With advancements in automation technology and the emergence of networked safety, it is no longer necessary to run two separate fieldbuses for safety and non-safety data. Plants can use a standard fieldbus to transmit safety-relevant data, which reduces wiring complexity, system costs and training demands while improving diagnostic capabilities and freeing up space in the control cabinet.

The emergence of PROFIsafe — an integrated safety profile developed by the global consortium Profibus & Profinet International (PI) — extends the standard communications protocol to address special requirements necessary to conform to standards such as IEC 61508. For example, PROFIsafe adds elements such as message numbering and data consistency checks to rule out typical network messaging faults, enabling networked safety devices to meet the reliability requirements of SIL 3 as prescribed by IEC 61508.

4. Deeper visibility into problems

Advanced diagnostic capabilities provide deeper, real-time visibility into system performance and behaviour, enabling plants to be more proactive when addressing potential problems. With integrated safety, it is no longer necessary to constantly interrogate the system to determine if e-stops and other safety I/O devices are functioning properly. Today’s PLC systems conduct those validation tests automatically and report the results to the controller. Since the controller doesn’t have to initiate and send the commands across the network to conduct validation tests, the process consumes less code and less bandwidth, while making the entire system more efficient and less vulnerable to programming errors.

With safety solutions integrated directly into standard control architectures, plants can leverage automation technology to address two separate issues: functional safety and system availability. Integrated safety helps to minimise accidents and downtime by enabling operators to diagnose hazardous conditions more intelligently and quickly.

5. Remote diagnostic capabilities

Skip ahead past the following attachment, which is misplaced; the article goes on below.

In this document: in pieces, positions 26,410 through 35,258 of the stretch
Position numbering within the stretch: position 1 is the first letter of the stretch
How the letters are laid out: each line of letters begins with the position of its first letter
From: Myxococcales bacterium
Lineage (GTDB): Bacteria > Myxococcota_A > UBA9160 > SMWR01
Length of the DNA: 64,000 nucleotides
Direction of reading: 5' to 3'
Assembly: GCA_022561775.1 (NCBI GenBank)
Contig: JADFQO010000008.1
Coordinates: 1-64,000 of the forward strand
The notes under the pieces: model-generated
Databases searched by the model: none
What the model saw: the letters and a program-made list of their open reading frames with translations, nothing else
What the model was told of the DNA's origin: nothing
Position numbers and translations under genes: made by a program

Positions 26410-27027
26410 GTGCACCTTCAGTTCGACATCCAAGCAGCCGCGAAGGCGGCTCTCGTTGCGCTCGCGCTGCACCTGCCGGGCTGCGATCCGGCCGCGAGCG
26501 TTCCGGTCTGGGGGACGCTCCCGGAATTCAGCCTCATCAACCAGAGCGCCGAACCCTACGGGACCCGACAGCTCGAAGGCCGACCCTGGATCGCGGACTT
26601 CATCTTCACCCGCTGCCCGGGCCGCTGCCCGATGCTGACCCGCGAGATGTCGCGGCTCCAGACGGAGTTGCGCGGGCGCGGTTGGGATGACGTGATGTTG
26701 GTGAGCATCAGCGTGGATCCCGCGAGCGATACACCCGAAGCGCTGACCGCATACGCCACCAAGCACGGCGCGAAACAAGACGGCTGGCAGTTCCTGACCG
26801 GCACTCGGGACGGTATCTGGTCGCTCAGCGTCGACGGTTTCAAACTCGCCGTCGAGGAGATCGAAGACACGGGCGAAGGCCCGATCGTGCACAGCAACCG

Today, modular components such as PLCs, HMIs, drives and network switches offer integrated diagnostic functions which make system monitoring, troubleshooting and maintenance easier and safer than ever before. With the integration of wireless technology, plant personnel can view the status information of all components from a networked computer or mobile device. The system can send automatic alerts to the mobile devices of responsible parties who can securely log in to the system, if necessary, to assess and correct the situation.

With real-time remote diagnostic capabilities, operators and maintenance technicians are empowered to detect, report and clear faults quickly and safely. Technicians, for example, can troubleshoot issues inside motor control cabinets from a safe distance, minimising the need to wear the specialised personal protective equipment at all times that may be necessary to shield them from arc flash hazards.

Conclusion

Through today’s most advanced automation systems — which integrate safety functionality into standard control architecture — manufacturers are leveraging safety to boost productivity (by increasing system availability), reduce costs and build competitive advantage.

Such advanced automation systems offer a number of safety-related benefits to manufacturing plants, including:

  • one controller, bus and engineering framework for standard and failsafe automation
  • uniform diagnostic functions for standard and safety hardware
  • improved engineering efficiency due to the integration of safety technology into the standard automation software
  • the ability to transmit safety-related data via a standard fieldbus, which minimises wiring complexity, reduces system costs and simplifies safety architectures
  • process safety and compliance with international standards such as IEC 61508, IEC 62061 and EN ISO 13849-1.

Once perceived as a burdensome cost of doing business, safety has evolved into a strategic activity that can improve a facility’s productivity, efficiency, flexibility, quality, profitability and safety.

Image credit: ©stock.adobe.com/Gennady Kurinov